Open letter on erosion of justice in Taiwan

I just wrote about Justice (HERE), when I read this piece of news.

Scholars and writers from the US, Europe and Australia wrote an open letter about Justice in Taiwan.

Published among others, in Taipei Times, here is the text and signatures:

The undersigned, scholars and writers from the US, Europe and Australia, wish to express their deep concern about the recent series of detentions in Taiwan of present and former Democratic Progressive Party (DPP) government officials. To date there have been at least seven such cases.

It is obvious that there have been cases of corruption in Taiwan, but these have occurred in both political camps. The political neutrality of the judicial system is an essential element in a democracy. It is also essential that any accused are considered innocent until proven guilty in the court of law.
We also believe that the procedures followed by the prosecutor’s offices are severely flawed: while one or two of the accused have been formally charged, the majority is being held incommunicado without being charged. This is a severe contravention of the writ of habeas corpus and a basic violation of due process, justice and the rule of law.
In the meantime, the prosecutor’s offices evidently leak detrimental information to the press. This kind of “trial by press” is a violation of the basic standards of judicial procedures. It also gives the distinct impression that the Kuomintang (KMT) authorities are using the judicial system to get even with members of the former DPP government.
In addition, the people who are being held incommunicado are of course unable to defend themselves against the misreporting and the leaks in the news media.
We do firmly believe that any alleged wrongdoings must be dealt with in a fair and open manner in an impartial court. Justice through the rule of law is essential to Taiwan’s efforts to consolidate democracy and protect fundamental human rights.
We do not want to see Taiwan’s hard-earned democracy jeopardized in this manner. Taiwan can justifiably be proud of its transition to democracy in the late 1980s and early 1990s. It would be sad for Taiwan and detrimental to its international image if the progress which was made during the past 20 years would be erased. Taiwan needs to move forward, not backwards to the unfair and unjust procedures as practiced during the dark days of Martial Law (1947-1987).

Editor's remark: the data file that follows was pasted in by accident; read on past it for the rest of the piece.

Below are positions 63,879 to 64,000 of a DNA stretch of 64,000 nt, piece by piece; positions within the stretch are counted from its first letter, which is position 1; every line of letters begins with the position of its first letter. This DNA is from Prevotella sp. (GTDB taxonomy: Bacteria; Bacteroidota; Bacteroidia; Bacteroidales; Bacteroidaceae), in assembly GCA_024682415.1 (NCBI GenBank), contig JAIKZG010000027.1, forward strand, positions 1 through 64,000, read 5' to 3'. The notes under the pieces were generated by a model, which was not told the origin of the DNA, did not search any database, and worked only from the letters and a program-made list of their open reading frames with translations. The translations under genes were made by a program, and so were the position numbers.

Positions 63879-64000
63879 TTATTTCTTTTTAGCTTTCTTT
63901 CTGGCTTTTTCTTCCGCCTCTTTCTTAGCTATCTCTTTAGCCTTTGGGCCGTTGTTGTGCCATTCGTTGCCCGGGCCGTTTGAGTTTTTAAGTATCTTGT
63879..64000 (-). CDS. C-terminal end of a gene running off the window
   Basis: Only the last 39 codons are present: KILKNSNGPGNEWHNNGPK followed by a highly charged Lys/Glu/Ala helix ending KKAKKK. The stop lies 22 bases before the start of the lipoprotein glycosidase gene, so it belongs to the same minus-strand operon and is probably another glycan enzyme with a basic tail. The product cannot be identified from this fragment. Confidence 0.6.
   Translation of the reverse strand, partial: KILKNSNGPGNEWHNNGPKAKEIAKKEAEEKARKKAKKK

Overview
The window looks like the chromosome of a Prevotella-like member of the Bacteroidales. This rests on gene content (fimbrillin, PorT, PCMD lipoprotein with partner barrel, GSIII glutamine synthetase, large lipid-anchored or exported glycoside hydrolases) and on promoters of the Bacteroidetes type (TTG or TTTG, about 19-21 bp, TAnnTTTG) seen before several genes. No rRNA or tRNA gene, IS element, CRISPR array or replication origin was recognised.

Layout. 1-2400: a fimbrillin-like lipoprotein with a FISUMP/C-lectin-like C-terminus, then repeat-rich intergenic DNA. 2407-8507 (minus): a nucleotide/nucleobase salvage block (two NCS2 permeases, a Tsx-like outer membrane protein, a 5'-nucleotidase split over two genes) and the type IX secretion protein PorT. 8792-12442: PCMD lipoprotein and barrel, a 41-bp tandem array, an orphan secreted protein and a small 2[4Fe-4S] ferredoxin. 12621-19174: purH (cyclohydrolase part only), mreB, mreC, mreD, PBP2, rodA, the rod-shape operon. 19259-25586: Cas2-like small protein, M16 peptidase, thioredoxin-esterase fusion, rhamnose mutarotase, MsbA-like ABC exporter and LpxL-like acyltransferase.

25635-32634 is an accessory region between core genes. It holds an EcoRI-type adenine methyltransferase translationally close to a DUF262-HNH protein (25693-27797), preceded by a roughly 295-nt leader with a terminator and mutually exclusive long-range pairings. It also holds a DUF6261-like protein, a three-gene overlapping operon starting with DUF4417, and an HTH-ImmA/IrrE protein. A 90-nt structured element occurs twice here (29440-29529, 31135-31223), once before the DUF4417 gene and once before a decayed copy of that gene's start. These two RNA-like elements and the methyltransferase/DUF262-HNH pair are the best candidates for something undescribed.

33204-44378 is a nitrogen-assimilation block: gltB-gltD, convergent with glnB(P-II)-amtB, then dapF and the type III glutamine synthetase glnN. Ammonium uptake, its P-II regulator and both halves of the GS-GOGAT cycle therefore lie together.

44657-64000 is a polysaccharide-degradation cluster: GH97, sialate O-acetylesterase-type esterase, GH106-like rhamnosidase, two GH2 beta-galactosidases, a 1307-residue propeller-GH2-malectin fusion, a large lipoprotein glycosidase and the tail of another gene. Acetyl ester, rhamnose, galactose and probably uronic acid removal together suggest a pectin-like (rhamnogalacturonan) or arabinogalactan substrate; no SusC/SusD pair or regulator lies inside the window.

Signed:
Julian Baum
Former Far Eastern Economic Review bureau chief
Nat Bellocchi
Former American Institute in Taiwan chairman
Coen Blaauw
Formosan Association for Public Affairs, Washington
David Prager Branner
Director at large (East Asia),
American Oriental Society
Gordon G. Chang
Author of
The Coming Collapse of China
PROF. June Teufel Dreyer
University of Miami
PROF. Edward Friedman
University of Wisconsin
PROF. Bruce Jacobs
Monash University
Richard C. Kagan
Professor emeritus,
Hamline University
Jerome Keating
Author and former associate professor, National Taipei University
ASSOC. PROF. Daniel Lynch
School of International Relations, University of Southern California
PROF. Victor H. Mair
University of Pennsylvania
ASSOC. PROF. Donald Rodgers
Austin College
PROF. Terence Russell
University of Manitoba
PROF. Scott Simon
University of Ottawa
John J. Tkacik Jr
Senior research fellow,
The Heritage Foundation
Gerrit van der Wees
Editor, Taiwan Communique PROF. Arthur Waldron
University of Pennsylvania
PROF. Vincent Wei-cheng Wang
University of Richmond
Stephen Yates
President of DC Asia Advisory and former deputy assistant to the vice president for national security affairs.

 

What will be next here?

 

Mots clés Technorati : ,,,
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3 Responses

  1. […] Taiwan needs to move forward, not backwards to the unfair and unjust procedures as practiced during the dark days of Martial Law (1947-1987). Signed: Julian Baum Former Far Eastern Economic Review bureau chief Nat Bellocchi …[Continue Reading] […]

  2. Taiwan government will improve themselves as time goes by.
    But we can make it faster by giving more pressure to the Taiwan government.
    Tony.
    荔枝角卓越迷你倉
    香港仔時昌迷你倉

  3. […] to the Answer Posted on December 2, 2008 by fvarga Last November 6th, I wrote a post (HERE) about a letter written by scholars and writers from the US, Europe and Australia about Justice in […]

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